The proposed EU law to stop corporate abuse fails to guarantee justice or make companies liable for their climate impacts
After long delays, the European Commission has finally unveiled its proposal for an EU law on mandatory human rights and environmental due diligence for companies. The law is a milestone, but fails to ensure liability for climate damage or guarantee justice for affected people worldwide.
The draft law, known as Corporate Sustainability Due Diligence, obliges corporations with over 500 employees to prevent and mitigate harm to people and planet in their value chains. For the first time in the EU, parent and lead companies will be liable for harms by their subsidiaries as well as their direct and indirect suppliers.
However, it leaves gaping loopholes that will allow corporations to escape liability by claiming they have met their obligations despite not taking real action to stop harms. Under the proposal, corporations can verify through ‘contractual assurances’ from their suppliers that they comply with the companies’ code of conduct. This falls well short of what true liability would entail: That companies are automatically forced to provide remedy when they cause or fail to prevent harm.
Jill McArdle, corporate accountability campaigner at Friends of the Earth Europe said:
“While this proposed law finally acknowledges that corporations are liable for their subsidiaries, it fails to empower people suffering from corporate violations who try to take their perpetrators to court. People in Uganda whose land has been grabbed by Total, are exhausted and hungry after waiting over two years for compensation. They cannot live on ‘contractual assurances’.”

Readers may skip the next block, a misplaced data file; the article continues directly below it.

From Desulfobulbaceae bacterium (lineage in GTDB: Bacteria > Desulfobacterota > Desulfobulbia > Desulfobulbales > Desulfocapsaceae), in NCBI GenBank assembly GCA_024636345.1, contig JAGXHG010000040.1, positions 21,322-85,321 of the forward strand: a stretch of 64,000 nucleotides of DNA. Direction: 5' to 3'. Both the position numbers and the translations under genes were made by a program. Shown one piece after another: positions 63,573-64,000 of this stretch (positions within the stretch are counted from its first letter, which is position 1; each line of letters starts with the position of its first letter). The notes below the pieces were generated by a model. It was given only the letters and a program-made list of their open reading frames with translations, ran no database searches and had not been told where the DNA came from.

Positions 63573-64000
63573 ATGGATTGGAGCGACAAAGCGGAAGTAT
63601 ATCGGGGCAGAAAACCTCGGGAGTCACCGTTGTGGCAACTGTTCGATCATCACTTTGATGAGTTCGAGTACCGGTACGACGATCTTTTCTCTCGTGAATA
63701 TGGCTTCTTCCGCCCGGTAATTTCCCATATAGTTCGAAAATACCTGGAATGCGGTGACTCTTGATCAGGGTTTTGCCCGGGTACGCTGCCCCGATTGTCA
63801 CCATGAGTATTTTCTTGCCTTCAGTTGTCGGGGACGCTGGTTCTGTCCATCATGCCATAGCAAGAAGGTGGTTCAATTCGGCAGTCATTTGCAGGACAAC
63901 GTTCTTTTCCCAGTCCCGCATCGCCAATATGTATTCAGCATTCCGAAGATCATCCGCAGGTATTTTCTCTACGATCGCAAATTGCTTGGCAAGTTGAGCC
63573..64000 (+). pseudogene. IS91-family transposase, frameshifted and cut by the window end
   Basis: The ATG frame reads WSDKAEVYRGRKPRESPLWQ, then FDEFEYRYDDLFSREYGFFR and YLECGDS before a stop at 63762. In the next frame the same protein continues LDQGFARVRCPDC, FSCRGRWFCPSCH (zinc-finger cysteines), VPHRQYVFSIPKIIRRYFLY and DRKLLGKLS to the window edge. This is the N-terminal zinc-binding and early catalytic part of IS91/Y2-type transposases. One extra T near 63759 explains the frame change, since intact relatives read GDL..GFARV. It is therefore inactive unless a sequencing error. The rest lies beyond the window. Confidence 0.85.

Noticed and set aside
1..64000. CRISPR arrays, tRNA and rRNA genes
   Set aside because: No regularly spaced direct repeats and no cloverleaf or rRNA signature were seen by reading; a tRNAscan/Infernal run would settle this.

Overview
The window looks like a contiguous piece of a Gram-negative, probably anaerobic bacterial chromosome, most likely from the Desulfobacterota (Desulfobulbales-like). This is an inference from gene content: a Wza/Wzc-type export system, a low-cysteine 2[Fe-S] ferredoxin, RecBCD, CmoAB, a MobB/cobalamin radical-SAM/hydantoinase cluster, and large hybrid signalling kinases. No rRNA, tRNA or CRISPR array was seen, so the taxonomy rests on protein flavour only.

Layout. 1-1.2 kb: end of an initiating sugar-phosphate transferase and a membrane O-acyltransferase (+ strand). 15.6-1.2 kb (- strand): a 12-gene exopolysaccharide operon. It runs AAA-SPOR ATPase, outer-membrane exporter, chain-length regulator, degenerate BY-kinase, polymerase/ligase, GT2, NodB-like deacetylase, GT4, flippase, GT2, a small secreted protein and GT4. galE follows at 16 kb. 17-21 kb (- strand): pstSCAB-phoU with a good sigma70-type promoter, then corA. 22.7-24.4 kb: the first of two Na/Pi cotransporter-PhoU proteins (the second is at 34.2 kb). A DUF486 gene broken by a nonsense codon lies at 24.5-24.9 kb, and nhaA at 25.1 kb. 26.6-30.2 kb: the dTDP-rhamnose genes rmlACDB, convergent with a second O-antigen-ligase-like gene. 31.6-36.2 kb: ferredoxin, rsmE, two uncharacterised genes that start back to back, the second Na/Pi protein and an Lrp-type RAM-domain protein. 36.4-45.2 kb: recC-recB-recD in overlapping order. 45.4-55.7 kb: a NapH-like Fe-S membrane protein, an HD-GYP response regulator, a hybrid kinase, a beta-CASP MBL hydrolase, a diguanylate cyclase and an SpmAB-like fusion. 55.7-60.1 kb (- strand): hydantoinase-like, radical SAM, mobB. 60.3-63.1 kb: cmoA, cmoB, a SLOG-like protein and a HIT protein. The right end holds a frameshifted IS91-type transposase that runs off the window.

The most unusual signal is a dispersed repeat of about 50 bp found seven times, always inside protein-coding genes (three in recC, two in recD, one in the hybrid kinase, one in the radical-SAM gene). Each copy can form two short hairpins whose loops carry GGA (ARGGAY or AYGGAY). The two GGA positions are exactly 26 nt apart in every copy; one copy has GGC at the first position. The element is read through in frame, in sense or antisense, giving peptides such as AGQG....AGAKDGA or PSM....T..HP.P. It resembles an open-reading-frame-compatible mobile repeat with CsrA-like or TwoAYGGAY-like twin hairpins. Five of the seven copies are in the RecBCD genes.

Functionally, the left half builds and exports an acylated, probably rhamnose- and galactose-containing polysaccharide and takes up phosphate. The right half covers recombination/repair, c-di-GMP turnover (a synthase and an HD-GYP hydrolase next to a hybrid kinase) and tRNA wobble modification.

The proposal also fails to ease the massive burden of proof for people seeking justice for corporate abuses in EU courts. Rules to put the onus on companies rather than on victims to proof that companies did everything they reasonably could to avoid harm, were left out.
Importantly, the draft law includes environment and climate alongside human rights obligations. However, despite the massive impact of corporations on the climate crisis, Commissioners declined to hold companies liable for making a reduction plan or meeting the targets.
Jill McArdle continued:
“At the moment, we see a greenwashing contest by corporations advertising their non-binding climate commitments. This draft fails to ensure these corporations can be taken to court for their climate propaganda.”
Leticia Paranhos Menna de Oliveira, Economic justice coordinator at Friends of the Earth International, added:
“The EU’s long awaited corporate due diligence law must be matched by a commitment from the region to engage constructively in the UN negotiations for an ambitious and effective Binding Treaty. The new law will fail to secure the necessary human rights’ protection and prevention for peoples affected by corporate impunity, without internationally legally binding rules”
The proposal will now go for negotiation between member states and the European Parliament. The Parliament sent strong signals last year that it would push for a strong law.